While public schools in the United States are almost entirely mixed-sex, families considering private schools often have the option to send their children to a single-sex school, consisting only of girls or boys. Recent polling by YouGov finds that at some point in their lives 19% of Americans have gone to a single-sex school, including a single-sex elementary school (5% have gone to one), middle school (7%), high school (10%), or college (4%). Single-sex schooling experience is more common among men (23%) than among women (15%).
People who have a postgraduate degree are especially likely to have attended a single-sex school (29% did vs. 19% of Americans overall). Experience with single-sex schooling is also more frequent among people living in the Northeast (27%); people in the Midwest, on the other hand, are least likely among the four major U.S. regions to have been to a single-sex school (13%).
While we have not controlled for other factors that may contribute to this relationship, we find a connection between sexual orientation and single-sex school attendance. Among men who identify as gay, 43% say they've attended a single-sex school; among lesbian women, 34% say they have. Both figures are much higher, respectively, than among self-identified heterosexual men and women. Bisexual men and women are also more likely to say they've attended a single-sex school than heterosexual men and women are, respectively.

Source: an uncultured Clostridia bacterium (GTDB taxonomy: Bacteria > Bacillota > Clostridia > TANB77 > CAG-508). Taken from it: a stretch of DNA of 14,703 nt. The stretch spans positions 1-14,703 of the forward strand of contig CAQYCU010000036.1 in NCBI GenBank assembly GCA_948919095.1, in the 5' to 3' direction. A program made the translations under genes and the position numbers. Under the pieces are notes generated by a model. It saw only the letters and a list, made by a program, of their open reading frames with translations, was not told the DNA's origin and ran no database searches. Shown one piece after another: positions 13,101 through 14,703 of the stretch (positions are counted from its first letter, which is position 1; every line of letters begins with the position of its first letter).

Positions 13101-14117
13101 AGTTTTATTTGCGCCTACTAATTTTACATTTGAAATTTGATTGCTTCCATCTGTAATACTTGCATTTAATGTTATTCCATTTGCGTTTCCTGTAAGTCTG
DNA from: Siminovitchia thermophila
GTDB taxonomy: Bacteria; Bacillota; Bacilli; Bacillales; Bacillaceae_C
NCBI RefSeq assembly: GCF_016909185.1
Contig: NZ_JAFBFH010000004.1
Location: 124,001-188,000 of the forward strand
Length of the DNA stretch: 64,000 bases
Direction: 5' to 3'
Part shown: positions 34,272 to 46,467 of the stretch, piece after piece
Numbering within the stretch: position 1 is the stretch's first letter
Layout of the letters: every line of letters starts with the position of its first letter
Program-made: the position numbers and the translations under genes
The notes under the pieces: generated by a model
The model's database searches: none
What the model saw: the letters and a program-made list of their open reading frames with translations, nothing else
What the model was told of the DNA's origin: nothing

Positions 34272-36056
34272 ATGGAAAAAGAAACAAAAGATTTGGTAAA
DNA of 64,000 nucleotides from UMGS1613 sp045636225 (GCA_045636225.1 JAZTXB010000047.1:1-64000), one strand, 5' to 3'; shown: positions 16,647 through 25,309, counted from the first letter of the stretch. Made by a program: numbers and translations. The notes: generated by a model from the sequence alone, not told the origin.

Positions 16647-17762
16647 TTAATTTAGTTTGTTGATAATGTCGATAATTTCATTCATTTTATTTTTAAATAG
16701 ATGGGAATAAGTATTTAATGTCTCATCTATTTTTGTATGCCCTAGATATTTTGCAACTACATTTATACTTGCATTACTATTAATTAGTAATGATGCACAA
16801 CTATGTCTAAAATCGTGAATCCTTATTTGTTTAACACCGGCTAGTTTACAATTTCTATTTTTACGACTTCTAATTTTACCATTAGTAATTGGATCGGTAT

How does single-sex schooling compare to mixed-sex schooling? American adults are divided in this regard. Roughly equal shares say that boys are worse off in single-sex school (23%), that boys are better off in a single-sex school (21%), or that there is no difference (25%). Opinions on which form of schooling is better for girls — single-sex or mixed-sex — are similar to opinions on these options for boys. When it comes to both boys and girls, men are more likely than women to see single-sex schooling as the better option.
Single-sex schools are especially likely to be seen as beneficial by people who attended one. Nearly half of men who went to an all-boys school (45%) believe this style of schooling is better for boys than mixed-sex schooling, compared to just 29% who favor single-sex schools; women who went to an all-girls school are less sure about the benefits of sending boys to an all-boys school. Both men and women who attended single-sex schools are far more likely than not to believe girls are better off in a single-sex educational environment.
One common argument in favor of single-sex schooling is that it reduces the prevalence of gender stereotyping within the classroom, allowing girls and boys to explore subjects they may have otherwise avoided or been discouraged from. Without controlling for other potential causes, we do find that women's college majors are consistent with this theory. Among Americans with a four-year college degree, we find that women who attended an all-girls school are more likely than those who didn't to have majored in certain male-dominated fields, such as computer science and accounting, and less likely to have majored in certain female-dominated fields, such as education.
See the toplines and crosstabs from this poll:
- Have you ever attended a single-sex school?
- Compared to attending co-educational schools, do you think girls are better or worse off in single-sex schools?
- Compared to attending co-educational schools, do you think boys are better or worse off in single-sex schools?
Methodology: This Daily Questions survey was conducted by YouGov using a nationally representative sample of 11,362 U.S. adults interviewed online on October 12 - 13, 2022. The samples were weighted to be representative of the U.S. population, based on gender, age, race, education, U.S. census region, and political party.
Image: Getty Images (Jonathan Kirn)